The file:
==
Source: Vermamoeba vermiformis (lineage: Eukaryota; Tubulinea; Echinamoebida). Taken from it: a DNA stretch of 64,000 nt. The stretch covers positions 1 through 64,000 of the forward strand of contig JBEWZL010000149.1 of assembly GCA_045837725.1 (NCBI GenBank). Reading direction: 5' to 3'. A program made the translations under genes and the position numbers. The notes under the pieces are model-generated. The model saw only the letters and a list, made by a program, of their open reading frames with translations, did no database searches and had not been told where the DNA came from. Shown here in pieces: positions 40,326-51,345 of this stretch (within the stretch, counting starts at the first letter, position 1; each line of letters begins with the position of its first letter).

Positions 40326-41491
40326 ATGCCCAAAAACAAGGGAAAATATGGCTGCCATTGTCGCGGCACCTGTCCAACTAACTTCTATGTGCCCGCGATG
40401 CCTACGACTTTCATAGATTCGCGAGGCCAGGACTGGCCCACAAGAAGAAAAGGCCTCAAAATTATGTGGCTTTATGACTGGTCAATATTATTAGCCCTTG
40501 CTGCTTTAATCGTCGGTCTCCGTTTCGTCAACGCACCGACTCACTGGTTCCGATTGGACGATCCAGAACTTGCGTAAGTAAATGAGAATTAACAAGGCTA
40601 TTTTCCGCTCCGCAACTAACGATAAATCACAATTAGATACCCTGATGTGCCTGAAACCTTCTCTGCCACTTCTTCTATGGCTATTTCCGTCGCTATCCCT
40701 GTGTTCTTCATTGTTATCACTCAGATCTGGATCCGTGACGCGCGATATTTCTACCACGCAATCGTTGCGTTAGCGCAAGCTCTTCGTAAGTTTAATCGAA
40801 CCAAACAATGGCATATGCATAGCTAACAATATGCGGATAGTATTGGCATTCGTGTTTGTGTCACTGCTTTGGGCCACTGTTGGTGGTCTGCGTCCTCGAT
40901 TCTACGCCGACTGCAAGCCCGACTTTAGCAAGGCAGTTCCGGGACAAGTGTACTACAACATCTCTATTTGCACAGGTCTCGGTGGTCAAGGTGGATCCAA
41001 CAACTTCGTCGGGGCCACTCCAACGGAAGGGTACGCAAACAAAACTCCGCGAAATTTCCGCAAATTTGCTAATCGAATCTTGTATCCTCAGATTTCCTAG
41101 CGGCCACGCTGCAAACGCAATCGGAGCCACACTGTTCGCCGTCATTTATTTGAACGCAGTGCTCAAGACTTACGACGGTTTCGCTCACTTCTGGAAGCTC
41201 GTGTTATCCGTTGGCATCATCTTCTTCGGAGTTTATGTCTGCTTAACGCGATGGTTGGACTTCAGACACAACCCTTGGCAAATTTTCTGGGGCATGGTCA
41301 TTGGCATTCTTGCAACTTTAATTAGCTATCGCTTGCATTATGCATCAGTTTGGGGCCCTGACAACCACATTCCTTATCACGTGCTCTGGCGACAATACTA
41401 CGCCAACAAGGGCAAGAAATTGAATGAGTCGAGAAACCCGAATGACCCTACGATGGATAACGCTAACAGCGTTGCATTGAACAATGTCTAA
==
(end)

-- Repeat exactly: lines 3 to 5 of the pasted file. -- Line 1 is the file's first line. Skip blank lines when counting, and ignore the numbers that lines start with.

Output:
40326 ATGCCCAAAAACAAGGGAAAATATGGCTGCCATTGTCGCGGCACCTGTCCAACTAACTTCTATGTGCCCGCGATG
40401 CCTACGACTTTCATAGATTCGCGAGGCCAGGACTGGCCCACAAGAAGAAAAGGCCTCAAAATTATGTGGCTTTATGACTGGTCAATATTATTAGCCCTTG
40501 CTGCTTTAATCGTCGGTCTCCGTTTCGTCAACGCACCGACTCACTGGTTCCGATTGGACGATCCAGAACTTGCGTAAGTAAATGAGAATTAACAAGGCTA